Human Resources Manager or Personnel Manager

Human resources managers and personnel managers are responsible for policies and practices in an organization dealing with the recruitment and selection of employees, improving performance and productivity, pay and fringe benefits, and for creating a good relationship between managers and employees.

The tasks of human resources managers differ according to the size and type of organisation. Human resources managers who work in the banking industry for instance, will work with different kinds of employees to those in a mining industry.

They are also responsible for tasks such as the development and updating of human resources development programmes or training programmes, payment practices and staff administration. They ensure that labour laws, wage agreements and conditions of service are followed. They may play a vital role in negotiating with trade unions and employees’ associations as a representative of the management of the organisation, especially if the organisation does not have an industrial relations officer or manager dedicated to this task.

Larger organisations usually have a team of human resources officers who are each experts in one or more aspects of the work. These include staffing, human resources development or training, staff utilisation, organisation planning and development, labour relations, remuneration, research, staff welfare and administration. In larger organisations, a personnel manager may report to a human resources director.

Emerging specialists within this field include international human resources managers, who handle human resources issues related to a company’s foreign operations, and human resources information system specialists, who develop and apply computer programs to process personnel information, match job seekers with job openings and handle other personnel matters.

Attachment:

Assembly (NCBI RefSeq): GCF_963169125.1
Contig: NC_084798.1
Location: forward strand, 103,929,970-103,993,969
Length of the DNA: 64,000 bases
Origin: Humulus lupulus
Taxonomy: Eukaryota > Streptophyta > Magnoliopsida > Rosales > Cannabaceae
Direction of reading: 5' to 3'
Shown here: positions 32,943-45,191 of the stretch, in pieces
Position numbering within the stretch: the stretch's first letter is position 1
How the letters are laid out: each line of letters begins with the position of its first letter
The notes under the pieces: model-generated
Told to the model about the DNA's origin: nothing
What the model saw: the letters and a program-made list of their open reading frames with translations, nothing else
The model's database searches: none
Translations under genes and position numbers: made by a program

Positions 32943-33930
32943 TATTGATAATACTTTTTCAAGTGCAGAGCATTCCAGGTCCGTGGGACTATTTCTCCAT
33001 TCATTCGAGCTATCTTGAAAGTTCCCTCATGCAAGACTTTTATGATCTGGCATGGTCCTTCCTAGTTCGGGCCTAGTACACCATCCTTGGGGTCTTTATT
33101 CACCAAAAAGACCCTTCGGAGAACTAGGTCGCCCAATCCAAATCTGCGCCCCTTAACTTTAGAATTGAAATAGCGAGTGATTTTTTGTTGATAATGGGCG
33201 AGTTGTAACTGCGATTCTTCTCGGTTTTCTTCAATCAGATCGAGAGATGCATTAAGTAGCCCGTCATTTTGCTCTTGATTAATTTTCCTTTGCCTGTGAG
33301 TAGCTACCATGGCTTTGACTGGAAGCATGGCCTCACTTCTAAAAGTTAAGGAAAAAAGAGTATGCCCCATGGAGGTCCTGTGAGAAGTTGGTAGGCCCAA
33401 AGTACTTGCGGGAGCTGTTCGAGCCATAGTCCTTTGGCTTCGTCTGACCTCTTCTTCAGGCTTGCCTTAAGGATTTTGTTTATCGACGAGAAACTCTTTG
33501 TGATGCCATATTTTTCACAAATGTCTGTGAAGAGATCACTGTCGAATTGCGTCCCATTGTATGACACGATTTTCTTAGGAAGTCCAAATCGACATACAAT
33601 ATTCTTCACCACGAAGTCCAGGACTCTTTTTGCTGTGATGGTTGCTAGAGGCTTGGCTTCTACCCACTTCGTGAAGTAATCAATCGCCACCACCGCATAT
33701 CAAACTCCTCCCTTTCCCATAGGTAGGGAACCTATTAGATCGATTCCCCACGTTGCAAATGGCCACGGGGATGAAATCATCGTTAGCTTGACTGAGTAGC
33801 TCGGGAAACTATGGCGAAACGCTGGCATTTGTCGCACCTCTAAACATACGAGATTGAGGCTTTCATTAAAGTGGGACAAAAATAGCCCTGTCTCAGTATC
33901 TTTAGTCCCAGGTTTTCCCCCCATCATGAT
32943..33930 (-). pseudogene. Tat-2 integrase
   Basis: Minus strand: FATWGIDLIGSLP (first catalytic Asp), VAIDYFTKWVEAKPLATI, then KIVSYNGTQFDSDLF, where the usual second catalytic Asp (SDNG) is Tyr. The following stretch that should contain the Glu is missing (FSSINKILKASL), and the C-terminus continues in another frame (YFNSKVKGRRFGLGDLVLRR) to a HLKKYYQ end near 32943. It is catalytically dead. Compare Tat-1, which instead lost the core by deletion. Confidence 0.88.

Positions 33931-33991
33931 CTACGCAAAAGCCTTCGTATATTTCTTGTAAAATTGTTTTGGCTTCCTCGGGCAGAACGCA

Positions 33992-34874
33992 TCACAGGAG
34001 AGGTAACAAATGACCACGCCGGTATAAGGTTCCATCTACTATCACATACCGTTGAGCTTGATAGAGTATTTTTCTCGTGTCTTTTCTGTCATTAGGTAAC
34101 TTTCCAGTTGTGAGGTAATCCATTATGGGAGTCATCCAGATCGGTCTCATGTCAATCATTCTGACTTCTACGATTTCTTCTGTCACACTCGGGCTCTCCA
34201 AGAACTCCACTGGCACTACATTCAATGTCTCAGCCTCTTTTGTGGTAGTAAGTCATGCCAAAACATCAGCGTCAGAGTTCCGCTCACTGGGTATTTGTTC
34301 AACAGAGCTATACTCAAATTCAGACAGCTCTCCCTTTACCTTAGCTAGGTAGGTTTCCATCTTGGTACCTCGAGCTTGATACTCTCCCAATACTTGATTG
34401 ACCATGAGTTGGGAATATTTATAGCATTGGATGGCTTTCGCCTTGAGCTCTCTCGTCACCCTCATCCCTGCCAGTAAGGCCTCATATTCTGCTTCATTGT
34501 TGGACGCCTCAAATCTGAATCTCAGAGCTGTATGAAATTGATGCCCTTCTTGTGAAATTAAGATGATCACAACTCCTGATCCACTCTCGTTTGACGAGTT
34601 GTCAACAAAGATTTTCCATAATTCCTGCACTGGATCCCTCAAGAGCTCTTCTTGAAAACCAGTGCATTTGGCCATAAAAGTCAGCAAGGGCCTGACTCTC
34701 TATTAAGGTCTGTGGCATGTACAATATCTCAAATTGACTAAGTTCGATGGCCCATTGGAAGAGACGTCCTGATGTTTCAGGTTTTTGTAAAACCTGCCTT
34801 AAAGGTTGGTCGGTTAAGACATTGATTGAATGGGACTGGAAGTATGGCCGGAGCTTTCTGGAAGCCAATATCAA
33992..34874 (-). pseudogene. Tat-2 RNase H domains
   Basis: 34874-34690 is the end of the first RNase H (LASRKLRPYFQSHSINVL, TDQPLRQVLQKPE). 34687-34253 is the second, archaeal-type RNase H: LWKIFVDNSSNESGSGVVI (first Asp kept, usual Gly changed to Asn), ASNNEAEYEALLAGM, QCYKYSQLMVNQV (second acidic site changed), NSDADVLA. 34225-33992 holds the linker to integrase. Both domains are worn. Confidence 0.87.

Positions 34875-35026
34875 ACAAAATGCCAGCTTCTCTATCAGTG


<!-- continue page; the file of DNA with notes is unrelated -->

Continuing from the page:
Human resources managers have ongoing contact with professional associations. They may attend meetings and influence organisation policies relating to staff development and planning.

This is an office role, involving working with people.  Important characteristics are the need to be tactful and friendly, and sometimes, firm, and very careful with confidential information

Personal Requirements

  • speak and write clearly and effectively
  • enjoy working as part of a team
  • fair and objective
  • proficient in languages
  • able to detect problem areas and offer solutions
  • work well with all kinds of people
  • able to make friends easily
  • practical, adaptable and tactful
  • enjoy taking the lead
  • tolerant of different views
  • diplomatic, but also able to be firm


  • government departments and municipalities
  • mining companies
  • commerce and industry
  • self-employment, for example as an employment agent

Getting Started

  • speak to human resources managers about this type of career
  • develop an interest in the labour laws of the country
  • pay special attention to labour law cases in the media
  • try to get a holiday job in a human resources department of a large organisation


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